Why We Believe The Worst Yelp Restaurant Reviews

We're more likely to trust negative restaurant reviews than glowing ones

Illustration: R. A. Di Ieso
Jun 03, 2016 at 2:55 PM ET

When it comes to dining out, we’re a pretty cynical bunch. A new study published in the Journal of Hospitality Marketing & Management found that we pay more attention to online reviews for restaurant recommendations when they’re negative than when they’re positive.

The research, which featured Yelp-like restaurant reviews with star ratings, evaluated how college and graduate students perceived the credibility, usefulness, and information quality contained in the reviews. On the whole, reviews classified as “extremely negative” were viewed as more valuable than those that were more positive. In order to qualify as a negative review, the content had to include critical statements on both technical and functional aspects of the dining experience, like wait service and the taste of the food. While not quite million-dollar lawsuit-worthy, the reviews pulled from real restaurant review sites and compiled on a simulated website for a fictional restaurant, were decidedly harsh:

“I can easily say there is a considerable decline with food quality, portion sizes, and service. Unfortunately, with all these things going down, the prices were going up. It was so disappointing that I don’t think I will ever go to this place again.”

“What a mistake. Lame excuse for crappy service. When the food finally arrived, after an hour, it was cold, dried out and even wrong. This has to be the worst restaurant ever!”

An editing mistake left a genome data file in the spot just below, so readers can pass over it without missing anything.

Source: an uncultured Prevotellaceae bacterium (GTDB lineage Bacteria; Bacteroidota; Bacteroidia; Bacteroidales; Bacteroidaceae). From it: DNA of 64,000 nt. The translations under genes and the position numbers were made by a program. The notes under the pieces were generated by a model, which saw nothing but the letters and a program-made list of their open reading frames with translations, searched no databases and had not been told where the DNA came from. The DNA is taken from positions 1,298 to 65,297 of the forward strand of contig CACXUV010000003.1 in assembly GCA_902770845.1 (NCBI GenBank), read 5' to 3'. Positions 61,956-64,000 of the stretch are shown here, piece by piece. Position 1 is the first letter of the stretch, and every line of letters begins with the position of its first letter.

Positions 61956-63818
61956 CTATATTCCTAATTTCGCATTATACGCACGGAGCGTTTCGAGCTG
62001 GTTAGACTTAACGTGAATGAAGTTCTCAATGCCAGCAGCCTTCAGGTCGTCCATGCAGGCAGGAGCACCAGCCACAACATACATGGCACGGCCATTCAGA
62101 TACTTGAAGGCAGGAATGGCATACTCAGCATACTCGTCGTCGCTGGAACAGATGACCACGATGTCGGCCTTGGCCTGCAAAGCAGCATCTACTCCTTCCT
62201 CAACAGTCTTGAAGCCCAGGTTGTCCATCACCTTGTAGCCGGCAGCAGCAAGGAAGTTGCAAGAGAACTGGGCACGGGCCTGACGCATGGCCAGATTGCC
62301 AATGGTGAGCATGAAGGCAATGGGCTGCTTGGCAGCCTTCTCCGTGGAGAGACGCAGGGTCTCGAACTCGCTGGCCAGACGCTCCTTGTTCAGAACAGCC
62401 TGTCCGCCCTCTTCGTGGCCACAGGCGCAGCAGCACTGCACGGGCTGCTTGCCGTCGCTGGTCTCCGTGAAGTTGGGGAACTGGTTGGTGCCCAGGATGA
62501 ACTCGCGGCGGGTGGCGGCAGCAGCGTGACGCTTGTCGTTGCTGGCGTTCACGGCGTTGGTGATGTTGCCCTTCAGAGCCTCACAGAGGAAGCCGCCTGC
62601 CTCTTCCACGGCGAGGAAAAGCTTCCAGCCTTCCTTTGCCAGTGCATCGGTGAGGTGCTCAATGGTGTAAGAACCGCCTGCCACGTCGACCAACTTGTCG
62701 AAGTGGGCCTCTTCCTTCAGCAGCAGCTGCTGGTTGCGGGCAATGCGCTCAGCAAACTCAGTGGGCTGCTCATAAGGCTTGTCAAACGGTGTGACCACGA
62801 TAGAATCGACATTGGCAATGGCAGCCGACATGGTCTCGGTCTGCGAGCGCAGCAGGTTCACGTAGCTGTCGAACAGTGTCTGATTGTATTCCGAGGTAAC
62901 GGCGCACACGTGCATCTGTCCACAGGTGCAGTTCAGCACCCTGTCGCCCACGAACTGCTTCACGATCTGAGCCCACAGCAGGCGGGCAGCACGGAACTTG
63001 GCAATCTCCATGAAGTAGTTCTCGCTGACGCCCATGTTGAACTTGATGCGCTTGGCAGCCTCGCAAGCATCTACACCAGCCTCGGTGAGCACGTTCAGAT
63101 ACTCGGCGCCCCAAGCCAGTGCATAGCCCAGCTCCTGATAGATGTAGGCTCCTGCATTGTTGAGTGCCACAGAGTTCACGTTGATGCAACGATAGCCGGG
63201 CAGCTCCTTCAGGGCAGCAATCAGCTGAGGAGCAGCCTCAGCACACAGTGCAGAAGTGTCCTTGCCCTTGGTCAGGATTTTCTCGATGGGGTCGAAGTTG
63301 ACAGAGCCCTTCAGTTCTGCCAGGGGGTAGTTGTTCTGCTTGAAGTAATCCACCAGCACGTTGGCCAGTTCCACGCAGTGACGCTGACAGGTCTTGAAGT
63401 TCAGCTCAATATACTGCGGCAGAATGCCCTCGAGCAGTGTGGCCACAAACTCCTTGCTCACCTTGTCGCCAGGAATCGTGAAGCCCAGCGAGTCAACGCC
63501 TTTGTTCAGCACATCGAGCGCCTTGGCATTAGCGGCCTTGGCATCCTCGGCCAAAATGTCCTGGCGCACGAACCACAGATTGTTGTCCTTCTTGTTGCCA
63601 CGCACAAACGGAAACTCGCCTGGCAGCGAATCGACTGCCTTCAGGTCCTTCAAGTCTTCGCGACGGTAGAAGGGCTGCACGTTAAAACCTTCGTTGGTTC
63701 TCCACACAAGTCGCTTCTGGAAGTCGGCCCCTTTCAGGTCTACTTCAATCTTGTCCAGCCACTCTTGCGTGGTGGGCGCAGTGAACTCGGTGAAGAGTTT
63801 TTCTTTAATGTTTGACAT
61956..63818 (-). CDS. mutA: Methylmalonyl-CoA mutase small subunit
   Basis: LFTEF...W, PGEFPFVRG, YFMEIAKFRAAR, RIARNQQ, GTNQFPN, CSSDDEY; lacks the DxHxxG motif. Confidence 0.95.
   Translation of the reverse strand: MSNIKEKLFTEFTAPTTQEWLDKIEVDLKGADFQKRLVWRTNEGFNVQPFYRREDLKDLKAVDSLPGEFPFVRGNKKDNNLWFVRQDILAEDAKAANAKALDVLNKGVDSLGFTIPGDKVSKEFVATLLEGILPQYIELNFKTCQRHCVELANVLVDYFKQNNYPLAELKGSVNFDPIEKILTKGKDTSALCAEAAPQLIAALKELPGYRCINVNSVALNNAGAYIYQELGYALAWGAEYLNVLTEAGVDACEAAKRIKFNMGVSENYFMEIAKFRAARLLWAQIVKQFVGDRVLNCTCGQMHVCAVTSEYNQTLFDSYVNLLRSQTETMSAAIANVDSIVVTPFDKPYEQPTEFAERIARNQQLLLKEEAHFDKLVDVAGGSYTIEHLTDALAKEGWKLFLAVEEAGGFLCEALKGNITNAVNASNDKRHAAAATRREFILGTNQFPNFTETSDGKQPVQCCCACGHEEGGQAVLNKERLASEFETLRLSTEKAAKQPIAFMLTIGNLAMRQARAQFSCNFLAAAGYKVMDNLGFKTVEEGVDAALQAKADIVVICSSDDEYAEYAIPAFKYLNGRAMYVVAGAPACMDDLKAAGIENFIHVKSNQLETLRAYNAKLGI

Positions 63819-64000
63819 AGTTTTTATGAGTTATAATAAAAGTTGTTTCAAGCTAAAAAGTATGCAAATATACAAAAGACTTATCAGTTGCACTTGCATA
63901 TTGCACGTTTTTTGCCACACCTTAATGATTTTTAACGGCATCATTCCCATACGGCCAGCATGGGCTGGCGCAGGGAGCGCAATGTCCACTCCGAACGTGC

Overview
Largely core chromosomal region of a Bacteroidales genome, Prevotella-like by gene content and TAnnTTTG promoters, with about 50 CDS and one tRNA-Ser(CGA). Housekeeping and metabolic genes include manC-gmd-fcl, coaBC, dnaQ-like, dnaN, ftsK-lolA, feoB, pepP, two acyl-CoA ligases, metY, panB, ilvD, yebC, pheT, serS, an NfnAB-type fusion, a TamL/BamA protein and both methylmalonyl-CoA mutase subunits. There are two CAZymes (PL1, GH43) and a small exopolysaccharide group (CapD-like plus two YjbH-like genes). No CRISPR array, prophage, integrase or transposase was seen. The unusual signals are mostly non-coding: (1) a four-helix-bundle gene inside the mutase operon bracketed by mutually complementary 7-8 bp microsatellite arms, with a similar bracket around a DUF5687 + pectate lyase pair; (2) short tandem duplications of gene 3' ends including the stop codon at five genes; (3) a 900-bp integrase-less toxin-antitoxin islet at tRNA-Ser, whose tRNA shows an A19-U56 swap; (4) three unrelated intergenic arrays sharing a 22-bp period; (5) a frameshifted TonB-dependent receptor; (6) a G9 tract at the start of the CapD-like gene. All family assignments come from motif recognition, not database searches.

The results give credence to past research that started just one single negative Yelp review has the power to put a restaurant out of business. That Cornell University study likened an early bad review to a “condemnation to death,” explaining that Yelp reviews are viewed by readers as an objective factor in their decision-making, despite the fact that all reviews are inherently subjective.

Interestingly, online reviews for goods and services other than food have shown the opposite phenomenon: moderate ratings of Amazon products, for instance, have been found more useful than both extremely negative or positive ones.

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Sockpuppets and astroturfing may have played a part in our suspicion when it comes to complimentary reviews. “A possible explanation for the perceived usefulness of extremely negative reviews…is that review readers have become more suspicious of positive reviews, as companies nowadays can manipulate online reviews by hiring marketers to write profile-raising reviews,” the researchers theorized. Sure enough, a Harvard Study from 2013 found that 16 percent of Yelp restaurant reviews are fake, leading to articles on spotting frauds as well as government intervention and social media campaigns dedicated to taking them down. Amazon is currently taking a slew of fake reviewers to court. On the flipside, competitors can freely write negative reviews of other restaurants, something study author and hospitality management expert Saba Salehi-Esfahani noted in an interview with Vocativ.

“Rivalry is high in this industry,” she said. “People will do anything.”

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As there’s no real way for restaurant review readers to determine the credibility of a review—positive or negative—Salehi-Esfahani believes that the onus falls on websites that host user-generated reviews.

“One of the things that managers of these websites should do, even if they don’t…[have reviewers] verify their visit is highlight the reviews that they deem trustworthy and experienced…and specify as to why,” she said.